Regulation of pancreatic endocrine function by cholecystokinin: studies with MK-329, a nonpeptide cholecystokinin receptor antagonist.
(Clinical Trial;Journal Article)
A cholecystokinin (CCK) receptor antagonist, MK-329, was used to explore the physiological role of CCK in regulating pancreatic endocrine function in humans. The ability of CCK to increase plasma pancreatic polypeptide (PP) concentrations and blockade of this effect with MK-329 were evaluated in a double blind, balanced, four-period cross-over study. Eight subjects received single oral doses of 0.5, 2, or 10 mg MK-329 or placebo, followed by an iv infusion of CCK-8 (34 ng/kg.h). In placebo-treated subjects, PP increased from basal levels of 70 +/- 15 (+/- SE) to peak values of 291 +/- 58 pg/mL after CCK infusion (P less than 0.05 compared to basal). This increase in plasma PP concentration was inhibited in a dose-dependent fashion by MK-329, with 10 mg antagonizing the stimulatory effect of CCK infusion by nearly 80%. Second, the effect of MK-329 on meal-stimulated pancreatic endocrine responses was evaluated by giving placebo or 10 mg MK-329 2 h before ingestion of a mixed meal. Eight subjects were treated in a randomized two-period cross-over fashion. With placebo treatment, peak postprandial plasma insulin, glucagon, and glucose concentrations were 101 +/- 8 microU/mL, 195 +/- 15 pg/mL, and 150 +/- 10 mg/dL, respectively (all P less than 0.05). The integrated PP response following the meal was 56.3 +/- 11.1 ng/mL.minute. With MK-329 treatment, the integrated PP concentration was reduced to 33.9 +/- 2.2 ng/mL.min (P less than 0.05 compared to placebo treatment). Mean postprandial insulin, glucagon, and glucose concentrations did not differ between placebo and MK-329 treatments. We conclude that CCK receptor blockade with 10 mg MK-329 does not alter plasma insulin, glucagon, or glucose responses to a mixed meal. However, the observation that physiological concentrations of CCK increase plasma levels of PP, and the finding that CCK receptor blockade selectively attenuates the postprandial increase in plasma PP concentrations support a physiological role for CCK in regulating PP secretion.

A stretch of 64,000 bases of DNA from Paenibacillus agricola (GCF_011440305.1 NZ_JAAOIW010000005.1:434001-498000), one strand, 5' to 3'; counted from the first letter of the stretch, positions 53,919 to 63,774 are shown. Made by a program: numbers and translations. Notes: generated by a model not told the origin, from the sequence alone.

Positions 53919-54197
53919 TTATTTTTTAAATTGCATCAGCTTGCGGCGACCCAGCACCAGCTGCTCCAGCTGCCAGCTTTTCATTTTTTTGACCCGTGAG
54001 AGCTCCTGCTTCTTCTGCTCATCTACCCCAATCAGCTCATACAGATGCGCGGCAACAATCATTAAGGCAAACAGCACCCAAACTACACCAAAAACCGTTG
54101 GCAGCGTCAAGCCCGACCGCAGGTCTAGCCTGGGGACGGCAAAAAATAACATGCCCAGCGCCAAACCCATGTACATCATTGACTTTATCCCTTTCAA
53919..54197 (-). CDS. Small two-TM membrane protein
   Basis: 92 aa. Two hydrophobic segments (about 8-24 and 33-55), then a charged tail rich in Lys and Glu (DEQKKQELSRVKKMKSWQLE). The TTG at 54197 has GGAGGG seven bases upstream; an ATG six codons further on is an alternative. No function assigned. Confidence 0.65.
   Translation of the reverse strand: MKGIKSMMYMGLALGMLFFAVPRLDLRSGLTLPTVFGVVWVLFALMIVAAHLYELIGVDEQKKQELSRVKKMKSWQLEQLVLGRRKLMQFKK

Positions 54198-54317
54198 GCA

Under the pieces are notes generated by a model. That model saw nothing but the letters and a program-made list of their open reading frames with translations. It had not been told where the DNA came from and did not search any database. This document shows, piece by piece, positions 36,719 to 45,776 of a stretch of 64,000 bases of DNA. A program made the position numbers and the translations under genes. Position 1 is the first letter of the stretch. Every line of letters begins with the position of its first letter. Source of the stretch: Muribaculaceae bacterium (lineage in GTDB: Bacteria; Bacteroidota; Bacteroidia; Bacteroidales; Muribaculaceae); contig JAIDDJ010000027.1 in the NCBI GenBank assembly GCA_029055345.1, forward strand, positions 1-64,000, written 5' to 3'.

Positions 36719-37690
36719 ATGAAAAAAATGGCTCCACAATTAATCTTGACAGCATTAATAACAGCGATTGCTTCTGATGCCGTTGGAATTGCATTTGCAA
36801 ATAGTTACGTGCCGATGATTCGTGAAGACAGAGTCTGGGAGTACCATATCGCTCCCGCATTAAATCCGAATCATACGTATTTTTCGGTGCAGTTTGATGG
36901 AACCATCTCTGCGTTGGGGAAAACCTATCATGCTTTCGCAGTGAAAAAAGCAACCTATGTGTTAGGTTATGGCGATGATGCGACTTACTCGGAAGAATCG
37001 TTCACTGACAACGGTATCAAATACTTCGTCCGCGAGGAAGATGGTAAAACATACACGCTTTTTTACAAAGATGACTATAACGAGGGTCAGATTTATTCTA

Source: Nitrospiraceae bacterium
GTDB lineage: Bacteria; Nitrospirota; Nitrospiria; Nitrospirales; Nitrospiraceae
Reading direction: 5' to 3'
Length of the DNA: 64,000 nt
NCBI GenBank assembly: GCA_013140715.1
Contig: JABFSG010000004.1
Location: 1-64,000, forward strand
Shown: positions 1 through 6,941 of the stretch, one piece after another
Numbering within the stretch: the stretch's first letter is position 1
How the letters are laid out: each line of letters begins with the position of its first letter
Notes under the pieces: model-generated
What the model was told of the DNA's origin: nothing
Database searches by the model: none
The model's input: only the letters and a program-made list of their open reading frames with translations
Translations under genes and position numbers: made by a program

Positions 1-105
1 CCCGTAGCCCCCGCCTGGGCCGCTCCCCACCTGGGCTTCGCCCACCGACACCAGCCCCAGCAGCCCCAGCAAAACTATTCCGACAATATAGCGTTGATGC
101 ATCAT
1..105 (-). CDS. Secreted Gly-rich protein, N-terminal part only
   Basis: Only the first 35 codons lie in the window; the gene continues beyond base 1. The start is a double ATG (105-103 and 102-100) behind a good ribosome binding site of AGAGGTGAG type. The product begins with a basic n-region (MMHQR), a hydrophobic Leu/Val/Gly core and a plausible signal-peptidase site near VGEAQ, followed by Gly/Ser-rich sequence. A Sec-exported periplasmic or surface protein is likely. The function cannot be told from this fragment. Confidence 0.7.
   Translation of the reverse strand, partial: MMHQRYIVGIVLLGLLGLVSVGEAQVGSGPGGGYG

Liddle, RA; Gertz, BJ; Kanayama, S; Beccaria, L; Gettys, TW; Taylor, IL; Rushakoff, RJ; Williams, VC; Coker, LD
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